Many people have jobs that involve occasional or frequent travel for work. Some occupations are entirely travel based and require a worker be away from home on a job site for days, weeks, or months at a time. Normally, Iowa workers’ compensation insurance ensures that employees are compensated for their medical expenses, lost wages, and other damages if they suffer injuries related to their job while they are engaged in work activities—known as the “out of and in the course of employment” test. Workers’ comp does not normally cover injuries sustained by workers on the way to work, on breaks away from the worksite, or while engaged in entirely non-work-related activities.

Different Rules Apply for Traveling Iowa Employees

Iowa workers’ compensation case law explains that different rules apply to traveling employees than regular, local workers. A worker whose job requires travel away from the employer’s premises is generally covered by workers’ compensation continuously during the trip, except when there is a deviation for a personal errand. The philosophy behind this is similar to why workers’ comp covers employees who are not working but are on company premises for the benefit of the employer (such as dining at an employee cafeteria).

Because of this, non-working, necessary activities like eating and personal care that are incidental to business travel are covered. This means that, unlike an employee engaged in normal day-to-day work, if a traveling worker sustains an injury during his non-working hours he would likely be able to make a valid workers’ compensation claim.

For example, Bob lives in Des Moines and works for an Iowa energy company. He attends a conference in Omaha for three days, staying in a hotel at the request of his employer. Jane works for the same company but does not attend the conference. When Bob gets into a car accident on his way from the hotel to a restaurant to pick up dinner, he would likely have a claim for workers’ compensation for his injuries; since he is traveling for work, the law considers him to be “on the clock” for the duration of his travel for workers’ comp purposes. If Jane gets into an auto accident on her way to pick up dinner before going home, however, her injuries would not be “work related,” since normal commuting to and from work is excluded.

Iowa courts have been reluctant to hold many such activities outside the scope of coverage, so long as they are reasonable. In one case, a worker who sustained injuries in a hotel bar fight while traveling for business was determined to be eligible for Iowa workers’ compensation benefits. This can result in some confusion, since injuries sustained during some recreational pursuits or other activities have been deemed eligible for compensation for employees traveling away from home while the same activities would not be “work-related” (and thus the injuries non-compensable) at home.

Where’s the Line?

All situations involving traveling employees are not covered by workers’ compensation, however. At a certain point, the Workers’ Compensation Commission can determine that a traveling employee’s injuries are too far removed from the job requirements (or reasonable, ordinary activities related to the travel) to be covered by workers’ comp. Generally, the factor which has most commonly broken the causal link in cases before the commission has been traveling employees who were intoxicated and injured or killed in motor vehicle accidents.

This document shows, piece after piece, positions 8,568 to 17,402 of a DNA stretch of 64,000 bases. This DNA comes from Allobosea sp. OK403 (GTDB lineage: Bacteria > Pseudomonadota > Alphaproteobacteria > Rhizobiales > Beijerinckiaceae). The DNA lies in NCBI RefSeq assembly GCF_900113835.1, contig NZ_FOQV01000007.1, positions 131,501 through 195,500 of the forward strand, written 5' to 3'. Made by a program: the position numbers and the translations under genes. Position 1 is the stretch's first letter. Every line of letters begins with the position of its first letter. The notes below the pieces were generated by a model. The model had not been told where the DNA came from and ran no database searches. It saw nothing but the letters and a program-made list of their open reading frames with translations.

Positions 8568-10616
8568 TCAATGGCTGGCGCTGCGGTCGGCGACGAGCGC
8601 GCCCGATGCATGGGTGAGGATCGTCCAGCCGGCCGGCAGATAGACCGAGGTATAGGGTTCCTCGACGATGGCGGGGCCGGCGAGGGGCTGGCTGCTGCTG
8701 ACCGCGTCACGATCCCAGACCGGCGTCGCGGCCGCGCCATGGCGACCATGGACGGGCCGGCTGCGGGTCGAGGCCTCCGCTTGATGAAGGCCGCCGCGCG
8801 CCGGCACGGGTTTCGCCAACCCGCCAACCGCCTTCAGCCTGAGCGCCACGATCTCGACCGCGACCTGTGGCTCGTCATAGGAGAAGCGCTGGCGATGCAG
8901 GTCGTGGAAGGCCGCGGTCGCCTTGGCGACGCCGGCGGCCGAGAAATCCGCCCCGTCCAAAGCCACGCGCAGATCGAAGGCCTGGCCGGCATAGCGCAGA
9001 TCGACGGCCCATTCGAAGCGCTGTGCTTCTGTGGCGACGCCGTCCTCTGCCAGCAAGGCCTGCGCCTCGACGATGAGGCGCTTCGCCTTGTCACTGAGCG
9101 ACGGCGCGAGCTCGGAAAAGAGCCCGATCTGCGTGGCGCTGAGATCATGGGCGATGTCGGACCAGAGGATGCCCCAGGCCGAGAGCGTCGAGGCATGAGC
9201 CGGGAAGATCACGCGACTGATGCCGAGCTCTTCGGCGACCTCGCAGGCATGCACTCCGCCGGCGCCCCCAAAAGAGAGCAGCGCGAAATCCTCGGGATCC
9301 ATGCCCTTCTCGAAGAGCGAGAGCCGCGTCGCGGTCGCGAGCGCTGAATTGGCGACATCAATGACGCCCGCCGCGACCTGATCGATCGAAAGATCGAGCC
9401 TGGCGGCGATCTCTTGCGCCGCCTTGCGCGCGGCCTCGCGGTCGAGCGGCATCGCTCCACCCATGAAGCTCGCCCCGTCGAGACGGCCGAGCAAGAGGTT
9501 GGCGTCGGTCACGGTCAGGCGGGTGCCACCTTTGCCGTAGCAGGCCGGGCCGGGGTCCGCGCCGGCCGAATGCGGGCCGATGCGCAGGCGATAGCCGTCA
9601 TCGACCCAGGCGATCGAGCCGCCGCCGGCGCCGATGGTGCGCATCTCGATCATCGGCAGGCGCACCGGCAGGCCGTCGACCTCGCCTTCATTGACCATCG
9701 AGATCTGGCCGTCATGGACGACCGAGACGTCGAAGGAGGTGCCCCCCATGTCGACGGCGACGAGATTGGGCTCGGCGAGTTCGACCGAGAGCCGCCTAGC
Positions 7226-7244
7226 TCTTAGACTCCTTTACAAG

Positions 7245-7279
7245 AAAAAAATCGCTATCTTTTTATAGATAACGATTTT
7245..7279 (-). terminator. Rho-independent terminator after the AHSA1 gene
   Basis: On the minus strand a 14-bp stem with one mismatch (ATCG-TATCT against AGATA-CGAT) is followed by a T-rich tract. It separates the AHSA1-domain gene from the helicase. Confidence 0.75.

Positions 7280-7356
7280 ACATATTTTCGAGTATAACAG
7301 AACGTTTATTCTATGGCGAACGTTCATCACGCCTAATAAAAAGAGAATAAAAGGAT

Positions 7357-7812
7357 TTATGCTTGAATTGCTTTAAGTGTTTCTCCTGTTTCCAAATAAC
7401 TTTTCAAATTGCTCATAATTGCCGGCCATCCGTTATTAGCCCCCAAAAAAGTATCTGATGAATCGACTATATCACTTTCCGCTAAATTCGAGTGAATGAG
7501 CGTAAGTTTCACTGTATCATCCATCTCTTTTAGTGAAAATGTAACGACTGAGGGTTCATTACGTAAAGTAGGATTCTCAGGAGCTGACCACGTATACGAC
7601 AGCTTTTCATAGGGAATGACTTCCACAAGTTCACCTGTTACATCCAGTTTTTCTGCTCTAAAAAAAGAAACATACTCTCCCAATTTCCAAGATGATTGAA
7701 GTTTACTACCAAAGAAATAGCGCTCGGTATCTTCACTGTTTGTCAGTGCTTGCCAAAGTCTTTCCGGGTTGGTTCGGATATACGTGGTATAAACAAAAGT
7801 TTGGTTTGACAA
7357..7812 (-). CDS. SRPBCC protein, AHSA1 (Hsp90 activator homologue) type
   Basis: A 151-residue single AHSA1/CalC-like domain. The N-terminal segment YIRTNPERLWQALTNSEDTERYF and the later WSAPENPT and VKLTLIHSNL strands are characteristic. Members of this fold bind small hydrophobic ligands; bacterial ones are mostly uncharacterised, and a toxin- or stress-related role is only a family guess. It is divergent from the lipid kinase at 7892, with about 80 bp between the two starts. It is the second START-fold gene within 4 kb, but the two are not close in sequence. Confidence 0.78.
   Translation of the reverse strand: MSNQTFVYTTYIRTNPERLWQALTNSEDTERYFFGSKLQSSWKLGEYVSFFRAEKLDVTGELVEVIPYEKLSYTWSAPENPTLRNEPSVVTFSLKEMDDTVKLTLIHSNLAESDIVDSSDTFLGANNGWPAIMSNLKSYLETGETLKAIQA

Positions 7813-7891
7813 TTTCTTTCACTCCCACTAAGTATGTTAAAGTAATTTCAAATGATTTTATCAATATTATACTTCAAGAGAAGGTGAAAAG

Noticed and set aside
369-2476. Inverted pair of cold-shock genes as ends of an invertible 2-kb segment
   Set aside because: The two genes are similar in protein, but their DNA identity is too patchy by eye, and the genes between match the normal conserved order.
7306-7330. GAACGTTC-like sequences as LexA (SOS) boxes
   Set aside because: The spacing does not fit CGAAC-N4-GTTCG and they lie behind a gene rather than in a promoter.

Issues of fact can arise when out-of-town travel involves both business and personal components. For example, if Bob took a few extra days in Omaha to sightsee with his family after the conference was over, an injury sustained during this time would be unlikely to qualify for workers’ comp protection. But what if Bob has lunch with an old college friend during a break in the conference? Does it matter if he drives a few hours out of the way to do so? The specific facts of your injury can influence whether your workers’ compensation insurer will accept or deny coverage.

What About Employees Who Travel Constantly?

For employees who perform most of their employment duties outside of an employer’s physical location, such as salespersons, visiting nurses, and repair persons, travel is an integral function of the job. These employees, who do not operate from a fixed locale, are generally exempt from the “coming and going” rule that denies coverage for injuries workers sustain on their “normal” commutes. This makes sense, since these workers don’t have a “normal” commute, but it can make it difficult to draw a hard and fast line for which injuries might be covered and which may not.

On-call employees are also subject to different rules. A doctor who is “on call” for an entire 24-hour period is also generally covered from the moment she is called into work, even if an injury happens in her home or she is in an accident while driving what would otherwise be her normal home-to-hospital commute.

If you have sustained an injury while traveling for work, you may be entitled to recover workers’ compensation benefits. An experienced workers’ compensation attorney can help you evaluate your case and work with you to explore your legal options.

Platt Law Firm has the experience and skill to help you understand your rights to workers’ comp benefits and negotiate for just compensation for your Iowa workplace injuries. Contact us today to schedule a consultation.

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